AMY:  Was there enough evidence to indict John and Patsy Ramsey of a crime?

JUROR:  Based upon the evidence that was presented I believe that’s correct. 

This for me was probably the most interesting answer of the entire [brief] exchange.  The way he says ‘based upon the evidence that was presented’ you get the sense that he feels he voted accordingly but perhaps not as he would have liked had there been other information given or factors met.  And if that’s the case, what was missing for him?

AMY:  (voiceover) But did he believe the Ramseys would be convicted?

JUROR:  No.  There is no way that I would be able to say ‘beyond a reasonable doubt’ this is the person.

He doesn’t hesitate at all on this answer.  But what’s frustrating is Robach has asked him a pretty vague question.  One would assume, when she asked him if the Ramseys would be convicted, she meant for the charges the grand jury voted to indict them on.  But she doesn’t exactly clarify that.  And his answer seems to suggest he was referring to which of them [John or Patsy] committed the actual murder.

Hasn’t that always been the problem with this case though… trying to pin “murder” on only one of the three?  In our narratives we explain precisely why this doesn’t work.

AMY:  There was no smoking gun?

JUROR:  Not to the point of knowing exactly what happened, or exactly who was involved, no.  And you are the district attorney, if you know, if you know that going in, it’s a waste of taxpayer dollars to do it.

It’s a pretty cryptic and also contradictory interview, isn’t it?  He agrees there was evidence to indict, so he clearly feels there were crimes committed that were provable.  But he also feels strongly there wasn’t enough for a conviction, but a conviction of what and of who?  Murder, accessory, neglect? We just don’t know.

He does seem to think he knows who the killer is.  So why would it be a total waste for a jury to hear this case?  Isn’t that where justice is supposed to play out – in a courtroom?  There was obviously enough of something presented for him to positively think that he knows who did it.  But maybe that’s where the clue lies, in all of this silence.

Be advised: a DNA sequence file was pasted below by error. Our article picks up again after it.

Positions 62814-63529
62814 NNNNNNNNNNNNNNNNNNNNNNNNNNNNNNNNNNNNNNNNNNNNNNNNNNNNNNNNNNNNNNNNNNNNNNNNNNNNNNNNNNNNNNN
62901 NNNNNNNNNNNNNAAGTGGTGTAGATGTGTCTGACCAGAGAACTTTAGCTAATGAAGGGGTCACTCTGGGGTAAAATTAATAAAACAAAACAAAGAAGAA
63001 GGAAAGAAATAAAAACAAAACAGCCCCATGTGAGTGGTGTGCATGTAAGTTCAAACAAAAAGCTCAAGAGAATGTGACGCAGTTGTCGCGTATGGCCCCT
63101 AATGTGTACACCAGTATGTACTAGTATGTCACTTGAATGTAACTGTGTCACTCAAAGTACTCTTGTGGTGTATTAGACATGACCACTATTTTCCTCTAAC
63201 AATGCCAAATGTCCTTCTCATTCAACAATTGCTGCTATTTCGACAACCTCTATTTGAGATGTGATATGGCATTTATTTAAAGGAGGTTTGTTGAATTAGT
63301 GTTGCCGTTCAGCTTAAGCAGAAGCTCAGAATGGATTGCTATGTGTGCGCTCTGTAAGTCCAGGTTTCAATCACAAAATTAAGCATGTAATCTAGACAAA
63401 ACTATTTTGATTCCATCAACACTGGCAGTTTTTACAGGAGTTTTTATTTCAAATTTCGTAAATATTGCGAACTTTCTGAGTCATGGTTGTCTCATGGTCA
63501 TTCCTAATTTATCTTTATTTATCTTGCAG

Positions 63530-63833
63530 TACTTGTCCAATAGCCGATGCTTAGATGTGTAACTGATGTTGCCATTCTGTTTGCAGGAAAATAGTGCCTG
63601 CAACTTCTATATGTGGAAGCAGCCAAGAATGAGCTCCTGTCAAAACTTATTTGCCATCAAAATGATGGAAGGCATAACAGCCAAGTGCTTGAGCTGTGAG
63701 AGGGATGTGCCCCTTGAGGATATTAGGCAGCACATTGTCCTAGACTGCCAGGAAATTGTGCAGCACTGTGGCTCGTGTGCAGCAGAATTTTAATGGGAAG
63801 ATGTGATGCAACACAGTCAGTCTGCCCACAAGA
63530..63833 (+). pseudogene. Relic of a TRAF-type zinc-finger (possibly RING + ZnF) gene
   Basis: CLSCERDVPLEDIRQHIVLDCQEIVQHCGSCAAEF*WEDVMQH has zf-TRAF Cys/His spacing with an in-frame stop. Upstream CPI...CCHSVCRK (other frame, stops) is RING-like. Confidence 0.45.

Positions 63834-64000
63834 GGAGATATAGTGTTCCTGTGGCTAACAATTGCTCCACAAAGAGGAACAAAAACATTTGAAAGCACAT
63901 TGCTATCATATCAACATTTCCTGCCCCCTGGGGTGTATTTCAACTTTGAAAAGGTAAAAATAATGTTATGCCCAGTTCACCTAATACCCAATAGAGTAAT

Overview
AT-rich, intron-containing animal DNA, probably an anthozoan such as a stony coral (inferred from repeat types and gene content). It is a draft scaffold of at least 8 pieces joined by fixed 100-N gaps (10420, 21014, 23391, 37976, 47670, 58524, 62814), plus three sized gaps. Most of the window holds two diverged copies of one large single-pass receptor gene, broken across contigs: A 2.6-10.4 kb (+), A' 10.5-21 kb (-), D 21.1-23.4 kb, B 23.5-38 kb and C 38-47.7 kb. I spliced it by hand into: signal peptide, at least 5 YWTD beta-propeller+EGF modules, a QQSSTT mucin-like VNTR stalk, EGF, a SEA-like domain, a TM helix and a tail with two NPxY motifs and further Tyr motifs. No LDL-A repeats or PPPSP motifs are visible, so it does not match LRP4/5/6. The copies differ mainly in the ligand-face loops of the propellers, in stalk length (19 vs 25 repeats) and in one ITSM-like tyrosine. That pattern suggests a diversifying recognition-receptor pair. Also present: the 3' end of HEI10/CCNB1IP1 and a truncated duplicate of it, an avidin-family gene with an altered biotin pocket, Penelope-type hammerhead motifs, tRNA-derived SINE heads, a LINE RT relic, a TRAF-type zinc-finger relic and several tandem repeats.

I don’t think it’s a stretch to assume he believes the killer is one of the family members.  Even though we don’t know exactly what evidence was presented, we do know who [most] of the witnesses were and they were all Ramsey-centric.  So, which one of the three is it?  Does his hesitation stem from the very same reason the records remain so tightly sealed after all these years?

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jb

 

3 thoughts on “The Grand Juror Doesn’t Speak

  1. well lisa ABC 20 20 r the same news outlet that the russsians helped trump win the election…. watching this special about the juror was of course done for ratings since no one watches them anymore.. the only thing i regret is thats a hour of my life i won’t get back…

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    • Hey Robert… Yea, I was disappointed too. With many of these recent documentaries, the only thing I find of value are some new crime scene images we haven’t seen before. The rest tends to be misdirection and fluff.